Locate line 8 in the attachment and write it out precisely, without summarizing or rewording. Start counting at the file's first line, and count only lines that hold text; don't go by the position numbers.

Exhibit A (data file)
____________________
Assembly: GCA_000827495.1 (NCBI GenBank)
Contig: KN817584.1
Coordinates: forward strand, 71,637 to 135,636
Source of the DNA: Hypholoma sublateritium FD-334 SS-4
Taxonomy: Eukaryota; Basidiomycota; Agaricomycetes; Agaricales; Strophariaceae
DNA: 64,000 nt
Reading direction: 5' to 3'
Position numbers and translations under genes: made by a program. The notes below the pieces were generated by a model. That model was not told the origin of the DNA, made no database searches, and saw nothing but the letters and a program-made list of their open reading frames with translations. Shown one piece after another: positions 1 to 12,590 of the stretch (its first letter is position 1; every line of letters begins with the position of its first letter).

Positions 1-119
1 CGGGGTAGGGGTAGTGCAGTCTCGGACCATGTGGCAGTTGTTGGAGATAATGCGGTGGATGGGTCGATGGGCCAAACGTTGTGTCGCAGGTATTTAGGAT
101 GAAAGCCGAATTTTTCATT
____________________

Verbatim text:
Position numbers and translations under genes: made by a program. The notes below the pieces were generated by a model. That model was not told the origin of the DNA, made no database searches, and saw nothing but the letters and a program-made list of their open reading frames with translations. Shown one piece after another: positions 1 to 12,590 of the stretch (its first letter is position 1; every line of letters begins with the position of its first letter).